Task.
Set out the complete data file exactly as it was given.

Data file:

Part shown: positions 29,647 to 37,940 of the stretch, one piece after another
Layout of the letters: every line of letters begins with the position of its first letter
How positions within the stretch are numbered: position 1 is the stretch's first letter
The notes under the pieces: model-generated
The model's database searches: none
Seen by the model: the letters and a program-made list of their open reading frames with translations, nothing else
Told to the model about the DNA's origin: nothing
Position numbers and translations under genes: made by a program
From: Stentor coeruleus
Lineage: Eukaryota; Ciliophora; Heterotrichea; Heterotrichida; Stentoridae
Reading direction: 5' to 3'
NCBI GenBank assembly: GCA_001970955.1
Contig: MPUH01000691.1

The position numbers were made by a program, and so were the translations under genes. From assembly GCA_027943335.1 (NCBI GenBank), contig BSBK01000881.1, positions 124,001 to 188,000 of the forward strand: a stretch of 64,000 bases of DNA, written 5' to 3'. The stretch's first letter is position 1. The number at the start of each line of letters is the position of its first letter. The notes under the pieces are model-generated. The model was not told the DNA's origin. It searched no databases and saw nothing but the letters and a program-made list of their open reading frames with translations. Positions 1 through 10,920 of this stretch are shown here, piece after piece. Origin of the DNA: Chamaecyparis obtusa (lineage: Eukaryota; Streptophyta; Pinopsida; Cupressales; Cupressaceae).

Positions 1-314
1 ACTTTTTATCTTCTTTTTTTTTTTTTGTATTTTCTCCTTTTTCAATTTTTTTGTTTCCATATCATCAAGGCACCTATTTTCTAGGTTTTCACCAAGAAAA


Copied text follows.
Part shown: positions 29,647 to 37,940 of the stretch, one piece after another
Layout of the letters: every line of letters begins with the position of its first letter
How positions within the stretch are numbered: position 1 is the stretch's first letter
The notes under the pieces: model-generated
The model's database searches: none
Seen by the model: the letters and a program-made list of their open reading frames with translations, nothing else
Told to the model about the DNA's origin: nothing
Position numbers and translations under genes: made by a program
From: Stentor coeruleus
Lineage: Eukaryota; Ciliophora; Heterotrichea; Heterotrichida; Stentoridae
Reading direction: 5' to 3'
NCBI GenBank assembly: GCA_001970955.1
Contig: MPUH01000691.1

The position numbers were made by a program, and so were the translations under genes. From assembly GCA_027943335.1 (NCBI GenBank), contig BSBK01000881.1, positions 124,001 to 188,000 of the forward strand: a stretch of 64,000 bases of DNA, written 5' to 3'. The stretch's first letter is position 1. The number at the start of each line of letters is the position of its first letter. The notes under the pieces are model-generated. The model was not told the DNA's origin. It searched no databases and saw nothing but the letters and a program-made list of their open reading frames with translations. Positions 1 through 10,920 of this stretch are shown here, piece after piece. Origin of the DNA: Chamaecyparis obtusa (lineage: Eukaryota; Streptophyta; Pinopsida; Cupressales; Cupressaceae).

Positions 1-314
1 ACTTTTTATCTTCTTTTTTTTTTTTTGTATTTTCTCCTTTTTCAATTTTTTTGTTTCCATATCATCAAGGCACCTATTTTCTAGGTTTTCACCAAGAAAA